Bitcoin price touched the $5,000 mark for the first time this week, confirming Max Keiser’s prediction that it would reach that milestone this week. However, this achievement triggered a sell-off, causing the bitcoin price to pull back to its early-week levels.
After finally breaking through the $4,500 wall earlier in the week, the bitcoin price began to soar. On September 1, bitcoin flew past $4,800, and by the morning of September 2, it appeared poised to challenge the $5,000 mark.
And that it did. Around 1:00 UTC, the bitcoin price leaped over $4,900 and continued to rise. At 2:00 UTC, bitcoin touched $5,000 on several exchanges–including OKCoin–although its CoinMarketCap average topped out at $4,975.
However, once it touched that mark traders initiated a massive sell-off. Within a couple hours, the bitcoin price has plunged to about $4,600 on Bitstamp. The movement was even more drastic on Bitfinex, where it dropped as low as $4,550.
Over the next few days, we will get a clearer picture of whether this sell-off is a blip on the trajectory of the bitcoin price or the beginning of a price correction. Goldman Sachs’ chief technical analyst Sheba Jafari had recently forecasted that bitcoin would edge past $4,800 and then crash to $2,200. Jafari’s analysis relies on Elliot wave theory, and other analysts believe bitcoin has a more bullish short-term future.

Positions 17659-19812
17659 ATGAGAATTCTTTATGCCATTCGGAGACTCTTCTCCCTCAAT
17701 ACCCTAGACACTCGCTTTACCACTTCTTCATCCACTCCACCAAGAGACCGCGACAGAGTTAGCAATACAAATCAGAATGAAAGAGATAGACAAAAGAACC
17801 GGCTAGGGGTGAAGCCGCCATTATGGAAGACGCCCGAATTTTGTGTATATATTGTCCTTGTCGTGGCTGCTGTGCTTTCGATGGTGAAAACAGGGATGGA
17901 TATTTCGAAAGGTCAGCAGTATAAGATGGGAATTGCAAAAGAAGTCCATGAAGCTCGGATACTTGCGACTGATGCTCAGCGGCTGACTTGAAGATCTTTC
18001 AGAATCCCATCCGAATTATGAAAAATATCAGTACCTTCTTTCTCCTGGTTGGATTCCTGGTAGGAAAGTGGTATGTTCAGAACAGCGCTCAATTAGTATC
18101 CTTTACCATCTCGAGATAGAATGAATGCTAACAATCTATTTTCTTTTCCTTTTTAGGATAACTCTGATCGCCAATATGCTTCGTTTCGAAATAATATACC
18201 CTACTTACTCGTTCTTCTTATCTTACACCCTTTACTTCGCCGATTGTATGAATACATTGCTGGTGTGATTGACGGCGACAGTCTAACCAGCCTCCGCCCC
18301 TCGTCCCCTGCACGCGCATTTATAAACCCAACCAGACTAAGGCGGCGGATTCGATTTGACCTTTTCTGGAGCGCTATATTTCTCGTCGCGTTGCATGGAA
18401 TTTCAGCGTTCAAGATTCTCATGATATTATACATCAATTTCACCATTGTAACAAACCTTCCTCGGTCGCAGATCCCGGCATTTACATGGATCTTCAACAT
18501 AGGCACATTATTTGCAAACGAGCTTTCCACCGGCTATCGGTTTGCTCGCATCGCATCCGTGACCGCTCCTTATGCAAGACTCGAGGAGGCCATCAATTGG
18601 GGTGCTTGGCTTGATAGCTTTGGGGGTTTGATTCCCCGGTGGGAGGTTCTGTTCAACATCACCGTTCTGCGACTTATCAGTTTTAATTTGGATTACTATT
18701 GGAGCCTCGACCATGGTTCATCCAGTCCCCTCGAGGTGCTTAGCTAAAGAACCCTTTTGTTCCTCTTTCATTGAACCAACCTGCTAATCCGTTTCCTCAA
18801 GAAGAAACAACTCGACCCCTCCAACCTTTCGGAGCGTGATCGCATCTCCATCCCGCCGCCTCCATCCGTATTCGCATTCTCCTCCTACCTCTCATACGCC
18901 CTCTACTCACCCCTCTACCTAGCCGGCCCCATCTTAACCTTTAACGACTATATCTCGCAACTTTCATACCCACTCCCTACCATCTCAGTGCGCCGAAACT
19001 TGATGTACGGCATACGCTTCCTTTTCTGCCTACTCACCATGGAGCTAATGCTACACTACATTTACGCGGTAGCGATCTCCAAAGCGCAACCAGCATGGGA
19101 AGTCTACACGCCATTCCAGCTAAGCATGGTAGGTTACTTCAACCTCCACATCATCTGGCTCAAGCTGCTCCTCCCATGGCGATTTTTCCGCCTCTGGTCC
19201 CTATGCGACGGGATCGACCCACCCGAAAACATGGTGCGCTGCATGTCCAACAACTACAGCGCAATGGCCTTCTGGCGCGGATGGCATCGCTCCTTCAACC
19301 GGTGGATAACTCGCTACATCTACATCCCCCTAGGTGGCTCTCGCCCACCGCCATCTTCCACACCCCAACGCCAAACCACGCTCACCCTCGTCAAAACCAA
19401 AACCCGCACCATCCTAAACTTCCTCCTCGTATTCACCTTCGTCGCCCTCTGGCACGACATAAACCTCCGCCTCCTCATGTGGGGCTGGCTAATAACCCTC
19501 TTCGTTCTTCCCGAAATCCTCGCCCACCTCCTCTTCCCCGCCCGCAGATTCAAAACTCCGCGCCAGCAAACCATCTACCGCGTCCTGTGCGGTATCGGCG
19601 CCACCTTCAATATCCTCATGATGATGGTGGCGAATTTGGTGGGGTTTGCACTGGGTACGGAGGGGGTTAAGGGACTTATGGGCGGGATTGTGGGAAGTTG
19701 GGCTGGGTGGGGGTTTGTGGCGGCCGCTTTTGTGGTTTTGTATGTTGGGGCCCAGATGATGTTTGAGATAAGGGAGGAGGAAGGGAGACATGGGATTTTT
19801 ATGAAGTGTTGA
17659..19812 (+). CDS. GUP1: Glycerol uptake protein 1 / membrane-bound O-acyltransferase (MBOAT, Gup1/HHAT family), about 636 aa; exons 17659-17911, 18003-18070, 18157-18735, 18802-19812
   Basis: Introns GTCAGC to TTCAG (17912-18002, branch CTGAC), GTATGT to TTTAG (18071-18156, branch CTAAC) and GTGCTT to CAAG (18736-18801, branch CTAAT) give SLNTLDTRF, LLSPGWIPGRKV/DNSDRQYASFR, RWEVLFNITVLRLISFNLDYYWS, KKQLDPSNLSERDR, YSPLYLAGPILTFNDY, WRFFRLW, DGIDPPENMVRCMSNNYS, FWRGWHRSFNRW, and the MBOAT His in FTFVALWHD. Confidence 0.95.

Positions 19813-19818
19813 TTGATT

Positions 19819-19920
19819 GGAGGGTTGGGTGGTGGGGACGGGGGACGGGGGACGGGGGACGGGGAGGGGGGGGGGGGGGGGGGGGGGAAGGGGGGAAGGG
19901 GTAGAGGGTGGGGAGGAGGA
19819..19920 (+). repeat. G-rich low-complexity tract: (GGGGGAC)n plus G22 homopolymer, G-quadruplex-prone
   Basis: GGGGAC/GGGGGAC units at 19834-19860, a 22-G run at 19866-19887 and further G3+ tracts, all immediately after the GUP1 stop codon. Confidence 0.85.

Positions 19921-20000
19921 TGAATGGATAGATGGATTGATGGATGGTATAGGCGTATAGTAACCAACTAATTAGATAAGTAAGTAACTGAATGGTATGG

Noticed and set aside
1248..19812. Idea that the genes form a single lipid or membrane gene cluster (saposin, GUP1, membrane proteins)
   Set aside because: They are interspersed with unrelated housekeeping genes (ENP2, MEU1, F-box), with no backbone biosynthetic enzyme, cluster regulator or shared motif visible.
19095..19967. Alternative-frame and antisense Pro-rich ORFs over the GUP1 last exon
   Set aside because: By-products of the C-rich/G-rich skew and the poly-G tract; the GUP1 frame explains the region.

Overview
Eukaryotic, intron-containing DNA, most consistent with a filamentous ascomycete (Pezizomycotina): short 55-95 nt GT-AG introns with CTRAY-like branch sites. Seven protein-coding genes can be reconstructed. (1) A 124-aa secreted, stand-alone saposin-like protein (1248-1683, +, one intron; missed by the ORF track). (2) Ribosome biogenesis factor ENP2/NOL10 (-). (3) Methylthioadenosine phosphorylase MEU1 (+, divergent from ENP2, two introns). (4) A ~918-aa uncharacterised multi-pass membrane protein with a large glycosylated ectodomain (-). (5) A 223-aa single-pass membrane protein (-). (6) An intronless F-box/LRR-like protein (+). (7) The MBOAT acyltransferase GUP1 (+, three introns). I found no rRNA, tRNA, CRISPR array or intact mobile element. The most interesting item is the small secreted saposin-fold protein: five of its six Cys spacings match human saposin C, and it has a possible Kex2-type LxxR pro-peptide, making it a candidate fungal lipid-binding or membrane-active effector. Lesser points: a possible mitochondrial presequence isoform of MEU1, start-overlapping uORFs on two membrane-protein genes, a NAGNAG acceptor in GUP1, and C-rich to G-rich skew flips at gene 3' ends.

Ronnie Moas of Standpoint Research recently raised his mid-2018 price target to $7,500, and he stated that he anticipates that bitcoin will reach $20,000 by 2020. Last night, Max Keiser raised his interim price target to $10,000.
No matter what route the bitcoin price takes in the coming days, touching $5,000 is a major achievement. And as Keiser alluded to in the above tweet, investors are increasingly turning to cryptocurrency as a safe haven for their assets.
At the time of writing, the bitcoin price was trading at an average of $4,632, which represents a 24-hour decline of 4% but a 7-day rise of 7%. Bitcoin’s market cap, which briefly surpassed $82 billion last night, is now $76.6 billion.
Last modified: May 21, 2020 9:16 AM UTC